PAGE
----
Taking Back California – Part One: The Voters

California is a one-party state. The good news, if you want to call it that, is that California’s Republicans have nowhere to go but up. In the wake of the 2022 midterms, Republican seats in the state legislature are the lowest they’ve been in the history of the state; they hold 18 out of 80 seats in the Assembly and 8 out of 40 seats in the Senate. Every higher office in the state, from governor down to state superintendent of public instruction, is occupied by Democrat politicians. In statewide elections, from U.S. Senator to any higher state office, Republican candidates typically get 40 percent of the vote. In this article and the installments to follow, strategies will be presented  that are designed to persuade that elusive additional 10 percent of voters to vote Republican. California’s voters are the future. Winning them over will translate into success in every swing state in America.

As goes California, so goes the nation, and as goes the nation, so goes the world. It’s only slightly grandiose to make that kind of statement. California remains the undisputed global epicenter of technology and entertainment. This translates into incredible wealth. California is home to 186 billionaires, decisively ahead of number two New York with 135, and way ahead of Florida and Texas, with 78 and 73, respectively. California has the biggest congressional delegation and has a tremendous economy in spite of the government they’re under. California is also a beautiful state with what is arguably the best weather on earth.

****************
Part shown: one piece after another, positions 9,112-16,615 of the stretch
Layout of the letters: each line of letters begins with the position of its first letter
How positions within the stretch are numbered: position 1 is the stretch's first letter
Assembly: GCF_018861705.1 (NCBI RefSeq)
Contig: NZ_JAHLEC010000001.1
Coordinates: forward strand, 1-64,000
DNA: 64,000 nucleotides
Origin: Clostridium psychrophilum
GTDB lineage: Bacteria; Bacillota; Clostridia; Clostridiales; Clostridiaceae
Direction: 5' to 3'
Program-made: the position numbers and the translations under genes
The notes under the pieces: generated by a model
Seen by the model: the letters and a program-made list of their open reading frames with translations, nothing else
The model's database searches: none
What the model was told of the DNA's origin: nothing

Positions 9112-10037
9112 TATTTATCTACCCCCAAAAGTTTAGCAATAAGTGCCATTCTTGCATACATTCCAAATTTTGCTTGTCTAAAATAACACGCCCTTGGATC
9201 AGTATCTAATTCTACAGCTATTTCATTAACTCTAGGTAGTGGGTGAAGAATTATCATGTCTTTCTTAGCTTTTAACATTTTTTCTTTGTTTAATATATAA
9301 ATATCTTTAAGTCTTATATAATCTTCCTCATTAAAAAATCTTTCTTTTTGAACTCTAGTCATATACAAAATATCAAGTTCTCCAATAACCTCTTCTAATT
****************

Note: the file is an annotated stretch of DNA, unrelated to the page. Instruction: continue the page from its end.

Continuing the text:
With all these strengths, it’s hard to kill California, and it’s easy to dismiss the critics as doomsayers. To start winning again, California’s Republicans have to de-emphasize talking about problems and instead prioritize talking about solutions. Moreover, they have to pick solutions to problems that are of universal urgency. These solutions shouldn’t be primarily ideological because they need to appeal across lines of income, age, ideology, and ethnicity. Everybody in the state is concerned about education, the cost of living, and crime. These are issues that are non-partisan. These must be the focus.

Some of the problems that Republicans and conservatives have had in California are pretty obvious. A biased media. The legacy of Prop 187, a policy dating back to the 1990s that was supposedly anti-immigrant (it passed overwhelmingly at the time), aimed at denying some categories of public services to undocumented aliens. Then in 2008, there was Prop 8, the ballot initiative to ban gay marriage. These measures were passed decades ago, but the memory of both of them has been used to stigmatize Republicans as bigots.